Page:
Freedom of conscience and health care in the United States of America

Conflict Between Public Health and Religious Liberty in the Patient Protection and Affordable Care Act

Peter West-Oram

Health Care Analysis

Abstract

The recent confirmation of the constitutionality of the Obama administration’s Patient Protection and Affordable Care Act (PPACA) by the US Supreme Court has brought to the fore long-standing debates over individual liberty and religious freedom. Advocates of personal liberty are often critical, particularly in the USA, of public health measures which they deem to be overly restrictive of personal choice. In addition to the alleged restrictions of individual freedom of choice when it comes to the question of whether or not to purchase health insurance, opponents to the PPACA also argue that certain requirements of the Act violate the right to freedom of conscience by mandating support for services deemed immoral by religious groups. These issues continue the long running debate surrounding the demands of religious groups for special consideration in the realm of health care provision. In this paper I examine the requirements of the PPACA, and the impacts that religious, and other ideological, exemptions can have on public health, and argue that the exemptions provided for by the PPACA do not in fact impose unreasonable restrictions on religious freedom, but rather concede too much and in so doing endanger public health and some important individual liberties.


West-Oram P. Freedom of conscience and health care in the United States of America: Conflict Between Public Health and Religious Liberty in the Patient Protection and Affordable Care Act. Health Care Anal. 2013 Mar 29. [Epub  ahead of print] PubMed PMID: 23539432.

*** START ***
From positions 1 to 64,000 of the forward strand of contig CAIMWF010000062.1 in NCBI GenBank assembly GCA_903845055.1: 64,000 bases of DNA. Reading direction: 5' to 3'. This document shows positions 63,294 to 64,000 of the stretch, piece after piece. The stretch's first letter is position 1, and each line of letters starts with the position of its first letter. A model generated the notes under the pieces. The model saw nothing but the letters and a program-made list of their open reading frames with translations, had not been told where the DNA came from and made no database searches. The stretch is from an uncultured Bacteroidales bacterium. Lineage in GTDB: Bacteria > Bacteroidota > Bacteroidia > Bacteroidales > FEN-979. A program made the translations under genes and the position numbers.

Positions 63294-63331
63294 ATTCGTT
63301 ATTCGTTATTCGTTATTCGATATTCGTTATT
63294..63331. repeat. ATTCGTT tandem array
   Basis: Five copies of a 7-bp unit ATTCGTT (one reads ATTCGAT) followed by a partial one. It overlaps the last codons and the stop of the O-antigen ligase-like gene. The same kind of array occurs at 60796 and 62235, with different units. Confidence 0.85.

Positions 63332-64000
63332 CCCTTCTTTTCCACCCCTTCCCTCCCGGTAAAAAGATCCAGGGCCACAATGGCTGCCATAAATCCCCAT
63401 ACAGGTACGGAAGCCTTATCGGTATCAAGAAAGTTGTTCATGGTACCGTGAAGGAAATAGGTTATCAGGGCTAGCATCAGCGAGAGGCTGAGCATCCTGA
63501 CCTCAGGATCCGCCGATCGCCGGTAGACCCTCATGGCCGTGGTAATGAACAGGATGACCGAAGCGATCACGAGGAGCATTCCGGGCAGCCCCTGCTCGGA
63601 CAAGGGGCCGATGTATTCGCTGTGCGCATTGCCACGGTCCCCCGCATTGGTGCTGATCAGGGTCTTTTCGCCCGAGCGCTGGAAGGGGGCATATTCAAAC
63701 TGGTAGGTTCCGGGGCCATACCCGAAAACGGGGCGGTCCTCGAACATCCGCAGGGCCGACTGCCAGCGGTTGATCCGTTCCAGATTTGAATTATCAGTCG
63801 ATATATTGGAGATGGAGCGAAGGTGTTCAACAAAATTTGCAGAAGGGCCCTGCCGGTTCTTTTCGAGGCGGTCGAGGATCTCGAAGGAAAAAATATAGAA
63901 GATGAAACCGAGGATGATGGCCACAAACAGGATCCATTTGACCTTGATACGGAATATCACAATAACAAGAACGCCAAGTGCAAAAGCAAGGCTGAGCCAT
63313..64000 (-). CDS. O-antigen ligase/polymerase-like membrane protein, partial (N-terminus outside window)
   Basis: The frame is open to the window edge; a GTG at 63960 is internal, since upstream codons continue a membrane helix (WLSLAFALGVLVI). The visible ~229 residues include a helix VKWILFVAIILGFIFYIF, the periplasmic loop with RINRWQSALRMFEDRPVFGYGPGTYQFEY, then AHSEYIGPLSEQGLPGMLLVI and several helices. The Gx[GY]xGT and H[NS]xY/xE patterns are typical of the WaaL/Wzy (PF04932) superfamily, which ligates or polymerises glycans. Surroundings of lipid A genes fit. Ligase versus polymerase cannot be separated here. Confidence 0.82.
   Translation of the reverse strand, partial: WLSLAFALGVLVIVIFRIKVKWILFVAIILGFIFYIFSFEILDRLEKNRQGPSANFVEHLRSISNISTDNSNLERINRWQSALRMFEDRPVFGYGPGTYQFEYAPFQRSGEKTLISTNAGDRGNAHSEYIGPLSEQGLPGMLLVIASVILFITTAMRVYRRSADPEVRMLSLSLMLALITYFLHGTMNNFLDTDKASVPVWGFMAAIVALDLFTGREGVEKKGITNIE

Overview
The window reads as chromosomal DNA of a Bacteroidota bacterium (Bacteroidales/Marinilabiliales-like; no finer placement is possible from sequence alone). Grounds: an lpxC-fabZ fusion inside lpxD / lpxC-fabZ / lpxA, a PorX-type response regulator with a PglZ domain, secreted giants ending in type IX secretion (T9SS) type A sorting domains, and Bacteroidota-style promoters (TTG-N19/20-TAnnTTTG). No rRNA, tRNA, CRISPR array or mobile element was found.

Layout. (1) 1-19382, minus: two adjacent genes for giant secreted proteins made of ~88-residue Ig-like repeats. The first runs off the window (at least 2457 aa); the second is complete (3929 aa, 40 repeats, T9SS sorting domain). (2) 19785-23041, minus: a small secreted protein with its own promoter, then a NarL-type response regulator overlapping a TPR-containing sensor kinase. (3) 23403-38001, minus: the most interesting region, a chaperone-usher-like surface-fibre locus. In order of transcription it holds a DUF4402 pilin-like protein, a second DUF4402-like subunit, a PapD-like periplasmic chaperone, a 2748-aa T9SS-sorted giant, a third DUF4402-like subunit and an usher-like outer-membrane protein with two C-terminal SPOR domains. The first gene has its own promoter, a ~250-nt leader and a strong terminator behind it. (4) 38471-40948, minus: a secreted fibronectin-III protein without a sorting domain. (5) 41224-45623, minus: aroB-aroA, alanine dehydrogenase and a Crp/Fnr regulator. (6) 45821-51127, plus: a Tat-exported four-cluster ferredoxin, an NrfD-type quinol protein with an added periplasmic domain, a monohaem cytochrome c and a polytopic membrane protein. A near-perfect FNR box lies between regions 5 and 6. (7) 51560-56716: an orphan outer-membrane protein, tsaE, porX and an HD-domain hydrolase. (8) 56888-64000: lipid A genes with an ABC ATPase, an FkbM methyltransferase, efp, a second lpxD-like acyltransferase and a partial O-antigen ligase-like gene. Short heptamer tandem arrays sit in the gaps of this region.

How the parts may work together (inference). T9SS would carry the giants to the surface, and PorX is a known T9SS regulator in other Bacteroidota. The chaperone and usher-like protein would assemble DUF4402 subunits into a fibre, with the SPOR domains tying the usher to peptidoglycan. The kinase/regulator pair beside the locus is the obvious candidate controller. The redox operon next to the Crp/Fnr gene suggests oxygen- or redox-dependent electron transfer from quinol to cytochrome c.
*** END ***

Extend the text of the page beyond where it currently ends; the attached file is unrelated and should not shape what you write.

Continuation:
Religion and conscientious objection: a survey of pharmacists’ willingness to dispense medications

Laura A.Davidson, Clare T.Pettis, Amber J.Joiner, Daniel M.Cook, Craig M.Klugmand

Social Science & Medicine

Abstract: Some US states allow pharmacists to refuse to dispense medications to which they have moral objections, and federal rules for all health care providers are in development. This study examines whether demographics such as age, religion, gender influence 668 Nevada pharmacists’ willingness to dispense or transfer five potentially controversial medications to patients 18 years and older: emergency contraception, medical abortifacients, erectile dysfunction medications, oral contraceptives, and infertility medications. Almost 6% of pharmacists indicated that they would refuse to dispense and refuse to transfer at least one of these medications.  Religious affiliation significantly predicted pharmacists’ willingness to dispense emergency contraception and medical abortifacients, while age significantly predicted pharmacists’ willingness to distribute infertility medications.  Evangelical Protestants, Catholics and other-religious pharmacists were significantly more likely to refuse to dispense at least one medication in comparison to non-religious pharmacists in multinomial logistic regression analyses.  Awareness of the influence of religion in the provision of pharmacy services should inform health care policies that appropriately balance the rights of patients, physicians, and pharmacists alike.  The results from Nevada pharmacists may suggest similar tendencies among other health care workers, who may be given latitude to consider morality and value systems when making clinical decisions about care.


Davidson LA, Pettis CT, Joiner AJ, Cook DM, Klugman CM. Religion and conscientious objection: a survey of pharmacists’ willingness to dispense medications. Soc Sci Med. 2010 Jul;71(1):161-5. Epub 2010 Apr 13. PubMed PMID: 20447746

Conscientious objection to assigned work tasks: A comment on relations of law and culture

Roger Cotterrell

Comparative Labor Law & Policy Journal

This paper considers how far a legal-cultural perspective may help to explain contrasts in approaches, in different jurisdictions, to a particular legal issue addressed by five national reports on which the paper comments. The issue is: how should law respond to employees’ objections, on grounds of conscience, to being required to perform particular work tasks assigned by their employers, or to being required to perform them in particular ways? The national reports discussed relate to Japan, the United States, Germany, Israel and Spain. The paper argues that cultural factors can influence not only law’s response but also the ways in which the issue of conscience is understood, contextualised and legally presented.


Cotterrell R. Conscientious objection to assigned work tasks: A comment on relations of law and culture. Queen Mary University of London, School of Law Legal Studies Research Paper No. 104/2012.  Comparative Labor Law & Policy Journal, volume 31 (2010), 511-22